A. An exchange honors that each party has something to offer. It is time to acknowledge, foster, and celebrate the leader in all of us. We need to both claim the experience we bring and continue to emerge and learn with others. These Leadership Exchanges, based on the work of the Berrett-Koehler Foundation, provide spaciousness for conversations to move beyond tasks and titles - and into the heart.
Recently, Millennials surpassed Boomers as the largest generation in America; they’ve also surpassed Generation X, now comprising the highest percentage of this country’s workforce. We’re interested in new paradigms of leadership that support everyone regardless of age and experience.
An exciting aspect of these Leadership Exchanges is that the intergenerational design team changes each time. Last summer, the team (Trish Alley, Terrie Keppel, Natanya Bittman and Tara Reynolds) focused on emerging and experienced leaders. This spring the intergenerational team was Tara Reynolds and two past participants, myself and Kathryn Lovinsky, Executive Director of the Hardwick arts nonprofit, GRACE. Kathryn integrated creativity into the day moving us from theory into expression with mandalas and circles of care. Our next Exchange is September 30th in Greensboro, Vt. A new intergenerational team will collaborate to create a day that connects and inspires from a yet another vantage point.
Q. As Executive Director of WholeHeart, what is your vision for the organization and the people it serves?
A. My vision is a wholehearted community of practice where people find ways to connect heart-to-heart. We build walls of personal protection every day. Relational trust takes time and takes risk. Creating space and spaciousness to listen, practice and speak what we know to be true at our core, we are better able to respond to life authentically.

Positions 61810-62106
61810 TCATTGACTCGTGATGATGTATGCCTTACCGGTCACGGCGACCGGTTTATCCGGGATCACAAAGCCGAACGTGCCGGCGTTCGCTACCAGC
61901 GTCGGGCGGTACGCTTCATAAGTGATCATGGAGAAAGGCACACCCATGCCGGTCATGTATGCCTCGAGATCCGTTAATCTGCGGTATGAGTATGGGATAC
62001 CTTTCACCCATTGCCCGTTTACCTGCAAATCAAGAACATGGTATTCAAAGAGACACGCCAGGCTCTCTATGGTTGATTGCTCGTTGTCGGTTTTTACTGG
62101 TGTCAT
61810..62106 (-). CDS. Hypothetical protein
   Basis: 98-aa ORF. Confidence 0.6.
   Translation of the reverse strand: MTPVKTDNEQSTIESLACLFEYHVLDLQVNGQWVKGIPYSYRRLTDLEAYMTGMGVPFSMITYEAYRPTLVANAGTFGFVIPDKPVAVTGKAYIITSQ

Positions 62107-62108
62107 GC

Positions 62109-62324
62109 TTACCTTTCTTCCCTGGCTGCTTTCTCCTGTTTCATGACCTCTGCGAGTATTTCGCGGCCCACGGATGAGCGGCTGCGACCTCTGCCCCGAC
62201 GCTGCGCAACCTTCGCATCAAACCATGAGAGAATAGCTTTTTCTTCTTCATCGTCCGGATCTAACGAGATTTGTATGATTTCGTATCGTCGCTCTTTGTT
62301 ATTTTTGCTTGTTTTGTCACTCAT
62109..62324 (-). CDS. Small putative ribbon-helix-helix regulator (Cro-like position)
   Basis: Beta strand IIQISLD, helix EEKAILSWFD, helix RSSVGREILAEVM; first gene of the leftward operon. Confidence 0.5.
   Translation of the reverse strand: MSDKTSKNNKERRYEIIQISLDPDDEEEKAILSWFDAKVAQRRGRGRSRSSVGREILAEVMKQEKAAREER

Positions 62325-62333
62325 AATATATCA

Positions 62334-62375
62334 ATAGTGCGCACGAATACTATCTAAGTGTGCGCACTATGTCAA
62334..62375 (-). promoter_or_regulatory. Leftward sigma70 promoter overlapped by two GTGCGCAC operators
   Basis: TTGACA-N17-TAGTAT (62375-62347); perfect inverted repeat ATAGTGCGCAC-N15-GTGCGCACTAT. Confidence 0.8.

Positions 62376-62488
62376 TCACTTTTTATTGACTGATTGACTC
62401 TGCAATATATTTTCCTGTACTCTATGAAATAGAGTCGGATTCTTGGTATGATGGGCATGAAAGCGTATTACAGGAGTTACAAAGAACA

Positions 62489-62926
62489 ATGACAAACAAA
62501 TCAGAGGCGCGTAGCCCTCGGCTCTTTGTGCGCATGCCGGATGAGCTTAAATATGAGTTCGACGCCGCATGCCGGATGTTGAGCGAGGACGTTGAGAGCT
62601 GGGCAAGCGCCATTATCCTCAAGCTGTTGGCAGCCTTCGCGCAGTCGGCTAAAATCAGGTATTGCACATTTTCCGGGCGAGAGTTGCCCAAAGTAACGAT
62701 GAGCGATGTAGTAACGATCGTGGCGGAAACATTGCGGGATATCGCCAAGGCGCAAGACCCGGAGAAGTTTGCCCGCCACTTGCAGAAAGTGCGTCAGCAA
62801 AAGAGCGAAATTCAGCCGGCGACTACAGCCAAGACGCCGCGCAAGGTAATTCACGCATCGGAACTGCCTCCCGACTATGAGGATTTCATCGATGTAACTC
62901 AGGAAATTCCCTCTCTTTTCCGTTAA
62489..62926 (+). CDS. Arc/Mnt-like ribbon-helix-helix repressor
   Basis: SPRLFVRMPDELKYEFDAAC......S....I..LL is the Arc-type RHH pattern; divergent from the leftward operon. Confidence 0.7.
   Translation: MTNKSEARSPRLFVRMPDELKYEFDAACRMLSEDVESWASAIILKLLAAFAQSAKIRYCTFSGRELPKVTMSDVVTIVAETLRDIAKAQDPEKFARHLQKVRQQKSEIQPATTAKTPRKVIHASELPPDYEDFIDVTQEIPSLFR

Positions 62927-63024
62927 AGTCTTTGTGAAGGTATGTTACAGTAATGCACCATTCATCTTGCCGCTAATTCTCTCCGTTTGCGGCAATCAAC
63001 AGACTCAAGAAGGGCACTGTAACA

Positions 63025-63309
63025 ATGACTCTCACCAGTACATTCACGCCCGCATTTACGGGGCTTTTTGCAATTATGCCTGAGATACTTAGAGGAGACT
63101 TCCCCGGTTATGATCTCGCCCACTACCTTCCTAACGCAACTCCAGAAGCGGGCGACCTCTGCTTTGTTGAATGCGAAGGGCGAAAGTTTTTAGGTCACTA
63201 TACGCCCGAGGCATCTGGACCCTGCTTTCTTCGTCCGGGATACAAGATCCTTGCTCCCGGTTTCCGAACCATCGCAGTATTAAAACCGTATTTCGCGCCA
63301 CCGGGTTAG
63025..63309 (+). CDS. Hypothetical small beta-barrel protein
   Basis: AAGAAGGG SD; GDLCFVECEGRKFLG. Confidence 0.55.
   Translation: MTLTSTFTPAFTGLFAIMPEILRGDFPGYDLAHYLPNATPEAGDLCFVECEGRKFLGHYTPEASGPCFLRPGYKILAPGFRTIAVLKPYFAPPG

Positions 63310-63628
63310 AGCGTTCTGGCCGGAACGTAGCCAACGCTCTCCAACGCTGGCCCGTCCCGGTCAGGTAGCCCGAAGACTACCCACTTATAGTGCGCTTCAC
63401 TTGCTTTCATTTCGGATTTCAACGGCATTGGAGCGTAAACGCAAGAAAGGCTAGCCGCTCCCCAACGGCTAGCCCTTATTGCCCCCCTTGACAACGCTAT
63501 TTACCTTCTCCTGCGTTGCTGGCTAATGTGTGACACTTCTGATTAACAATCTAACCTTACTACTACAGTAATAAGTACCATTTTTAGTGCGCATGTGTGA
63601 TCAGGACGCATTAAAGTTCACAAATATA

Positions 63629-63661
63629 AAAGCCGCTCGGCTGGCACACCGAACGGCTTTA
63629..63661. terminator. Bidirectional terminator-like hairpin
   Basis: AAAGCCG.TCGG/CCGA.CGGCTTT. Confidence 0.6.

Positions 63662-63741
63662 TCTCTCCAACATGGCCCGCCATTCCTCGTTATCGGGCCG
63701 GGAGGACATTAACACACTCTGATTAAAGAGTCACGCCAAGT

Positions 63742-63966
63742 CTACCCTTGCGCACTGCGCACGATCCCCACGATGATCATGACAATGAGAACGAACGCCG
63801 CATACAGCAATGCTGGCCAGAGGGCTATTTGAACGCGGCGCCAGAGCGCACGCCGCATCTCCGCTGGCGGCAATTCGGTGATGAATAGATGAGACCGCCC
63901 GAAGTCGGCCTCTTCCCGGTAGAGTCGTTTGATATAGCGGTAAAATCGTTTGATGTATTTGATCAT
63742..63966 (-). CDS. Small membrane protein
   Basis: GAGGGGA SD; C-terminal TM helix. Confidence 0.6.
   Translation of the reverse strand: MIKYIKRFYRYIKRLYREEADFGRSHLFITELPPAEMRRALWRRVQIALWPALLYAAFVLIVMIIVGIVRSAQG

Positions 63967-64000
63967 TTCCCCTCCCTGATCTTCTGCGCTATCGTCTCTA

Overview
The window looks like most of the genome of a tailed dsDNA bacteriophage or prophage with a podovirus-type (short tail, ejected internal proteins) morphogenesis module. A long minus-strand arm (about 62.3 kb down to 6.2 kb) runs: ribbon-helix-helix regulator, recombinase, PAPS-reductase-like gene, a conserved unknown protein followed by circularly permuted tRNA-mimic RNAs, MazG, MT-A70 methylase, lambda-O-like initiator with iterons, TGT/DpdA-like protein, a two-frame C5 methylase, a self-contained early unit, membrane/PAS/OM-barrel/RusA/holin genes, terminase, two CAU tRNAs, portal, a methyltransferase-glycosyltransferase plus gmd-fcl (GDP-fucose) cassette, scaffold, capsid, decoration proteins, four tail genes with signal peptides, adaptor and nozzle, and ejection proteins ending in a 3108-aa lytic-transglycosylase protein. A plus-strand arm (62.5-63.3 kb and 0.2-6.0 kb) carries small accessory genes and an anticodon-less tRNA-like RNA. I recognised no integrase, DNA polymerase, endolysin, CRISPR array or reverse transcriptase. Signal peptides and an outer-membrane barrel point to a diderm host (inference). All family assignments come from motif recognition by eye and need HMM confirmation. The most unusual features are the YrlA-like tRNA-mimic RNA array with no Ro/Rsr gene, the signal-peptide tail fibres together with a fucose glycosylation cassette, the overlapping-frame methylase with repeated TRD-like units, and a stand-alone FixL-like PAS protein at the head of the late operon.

Organizationally, my vision is a living, flourishing container that offers space, inspiration and connection. Our logo of the nautilus speaks to this. As an ancient living creature, it regulates the oxygen and water in its chambers to either buoy itself or dive into deeper waters. The nautilus grows a new chamber each month. I envision WholeHeart growing new chambers to expand opportunities for people to dive deep into their inner and community work, while finding ways and connections that buoy their spirits and wellness in challenging times.
Q. What question related to living wholeheartedly are you personally mulling over today?
A. I have a daily practice I call “Living Courage.” It invites me daily to act with integrity and attentiveness. Each day, my core question is: “What is my courageous act today?” It brings me out of my comfort zone and invites me into larger conversations. This is what brings me to WholeHeart - the commitment to listen and love. Wholeness is not a solo job but is interconnected into the fabric of community. Being courageous and wholehearted is risky, alive, and has the capacity to work us open each day. So much is at stake, the time for us all to act on what we love is here now.